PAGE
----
Community Supported Agriculture (CSA) Meeting

ome along and join the CSA to ensure your summer supply of fresh local organic vegetables!!

When: Wednesday 23 SEPT. 2009 7.30pm – 9pm
Where: The CONTINUING EDUCATION CENTRE SEMINAR ROOM DONALD BRUCE RD

What: The CSA Waiheke Trust invites you to a meeting to join up to the first stage of Waiheke Community Supported Agriculture project.

The CSA has been granted the use of a piece of land in Te Matuku Bay, there is a farmer, there is a plan, crops are going in the  ground very, very soon – now we need members and the support of the Waiheke Community.

Please come to the meeting and help turn the CSA vision into a reality.  A good attendance will provide the mandate and support to  take the project forward, so pass this invite on.

 AGENDA.

Hear about the Te Matuku Project

  • Meet our farmer and discuss the growing and distribution plans —  tell us what vegetables you want
  • We’ll be setting up some committees for those with the  time to  join us
  • We’ll be discussing ways in which you can help us, resources we need.
  • AND we’ll be signing up our first subscribers.

What is CSA and why?

   There has been a huge surge in interest in locally grown fresh
   organic food, as people have become aware of the environmental costs
   of transporting food over huge distances, the health costs of eating
   denatured highly processed food from supermarkets, the improved
   flavour of fresh locally produced produce, the concern for the
   plight of small farms and family farmers as industrial scale
   agricultural enterprises put them out of business, and the desire to
   reconnect with communities at a social and cultural level.

   CSA is a community-based way of providing our food, with minimum
   environmental cost and maximum community gain. Its a partnership
   between farmers and consumers, to provide the farmers with a sure
   income and the consumers with good quality local food. There are no
   middle people. CSA are well established in the USA, and usually
   involve an existing family farm. Ours is a bit different, in true
   Waiheke fashion. We started without a farm or the farmer, just a
   vision, but now we have both farm and farmer. All we need is for
   consumers to come on board.

   Here’s how it works: people subscribe a weekly amount of money and
   in return receive a weekly box of produce. The money pays the
   farmers wages and whatever resources are needed to get the crops in
   the ground, grown and harvested.

   More information on the Waiheke model will be provided on Wednesday
   evening…

   Kind regards,

   Trustees of Waiheke CSA Trust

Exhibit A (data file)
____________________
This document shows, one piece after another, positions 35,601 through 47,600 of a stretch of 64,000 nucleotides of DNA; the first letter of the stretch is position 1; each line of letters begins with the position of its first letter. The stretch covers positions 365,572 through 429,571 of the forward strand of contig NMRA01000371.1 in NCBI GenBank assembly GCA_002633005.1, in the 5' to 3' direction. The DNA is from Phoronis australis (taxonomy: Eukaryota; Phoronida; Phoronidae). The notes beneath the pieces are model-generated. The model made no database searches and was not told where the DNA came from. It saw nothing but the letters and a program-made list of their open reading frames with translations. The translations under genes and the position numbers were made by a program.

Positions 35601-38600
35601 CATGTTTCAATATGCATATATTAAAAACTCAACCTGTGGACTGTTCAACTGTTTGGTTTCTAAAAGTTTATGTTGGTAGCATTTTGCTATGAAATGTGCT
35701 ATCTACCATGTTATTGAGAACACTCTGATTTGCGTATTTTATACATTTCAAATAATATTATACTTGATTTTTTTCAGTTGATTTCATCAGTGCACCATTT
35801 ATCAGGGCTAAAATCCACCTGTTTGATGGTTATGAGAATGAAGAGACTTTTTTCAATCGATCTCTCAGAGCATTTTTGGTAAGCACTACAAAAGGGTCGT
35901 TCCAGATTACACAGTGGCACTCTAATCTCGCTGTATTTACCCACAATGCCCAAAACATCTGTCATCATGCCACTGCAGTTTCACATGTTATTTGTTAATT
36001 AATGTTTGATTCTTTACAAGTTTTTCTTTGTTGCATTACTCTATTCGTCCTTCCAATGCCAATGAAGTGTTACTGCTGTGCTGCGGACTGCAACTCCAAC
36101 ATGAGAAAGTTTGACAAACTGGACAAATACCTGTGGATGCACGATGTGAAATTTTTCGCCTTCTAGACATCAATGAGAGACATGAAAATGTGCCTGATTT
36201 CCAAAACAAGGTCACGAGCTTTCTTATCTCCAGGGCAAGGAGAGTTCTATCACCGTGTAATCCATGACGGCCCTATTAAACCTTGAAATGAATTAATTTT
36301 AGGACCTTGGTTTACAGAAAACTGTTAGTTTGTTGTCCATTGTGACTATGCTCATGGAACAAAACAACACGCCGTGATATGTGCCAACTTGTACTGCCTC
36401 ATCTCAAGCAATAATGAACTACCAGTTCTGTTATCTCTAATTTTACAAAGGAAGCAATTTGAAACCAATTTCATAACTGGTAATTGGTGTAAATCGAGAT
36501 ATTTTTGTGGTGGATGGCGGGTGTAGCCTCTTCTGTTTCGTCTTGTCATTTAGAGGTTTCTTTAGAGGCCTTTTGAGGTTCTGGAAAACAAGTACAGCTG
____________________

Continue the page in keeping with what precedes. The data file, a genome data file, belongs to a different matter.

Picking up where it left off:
Brian Griffiths, Meriel Watts, Eleanor Bauarschi, Sue Connor

Wake up our leaders on Monday ::: tck-ing down to Copenhagen

Wake up!  
Don’t forget to turn up on Monday 21st  at 12.15 at the  “Wake Up” event by the Red Cross building in Oneroa.
  
Bring your mobile phone if you have one or an alarm-clock, a bell, or anything that makes a noise….
We need to Wake Up John Key & his mates, in parliament, to the fact that Climate Change is happening & is speeding up with potentially disastrous consequences not only for us & our kids but for life whole planet…    Wake up & take action!   

Pass on this message + check out the tcktcktck webside (google it).   We’re already registered in it (check out NZ & Waiheke Island)

Let out voices be heard & let’s be seen to make the “Wake Up” call together with well over a million others all over the World.

Kia kaha & cheers,
Rien-peace

The Cove- Fundraising Screening for Sea Shepherd NZ

When: 8:00pm, Friday 25 September

Where: Waiheke Community Cinema, Oneroa- $15 entry

In the 1960s, Richard OBarry was the worlds leading authority on dolphin training, working on the set of the popular television program Flipper. Day in and day out, OBarry kept the dolphins working and television audiences smiling. But one day, that all came to a tragic end. THE COVE, directed by Louie Psihoyos, tells the amazing true story of how Psihoyos, OBarry and an elite team of activists, filmmakers and freedivers embarked on a covert mission to penetrate a hidden cove in Japan, shining light on a dark and
deadly secret.

The mysteries they uncovered were only the tip of the iceberg. This movie created tremendous international pressure on Japan’s
fishing of dolphins and is starting to impact Japanese policy toward the killing of dolphins and small whales, who are not protected by IWC.  This year is the first that has seen the dolphin killings suspended.

Pete Bethune, Captain of the record-holding biodiesel boat Earthrace will be joining Sea Shepherd to harass the Japanese whaling fleet this season in the Antarctic. The launch party for the newly tricked out Earthrace will be on October 16th at the Viaduct. All are welcome. Funds raised will go directly to this effort.

Come support the cause and watch an award-winning documentary at the same time! This is an excellent example of the use of media to effect an outcome. The timing of the release of the movie has strategically built international response  and is a good model for those interested in effecting positive outcomes via filmaking.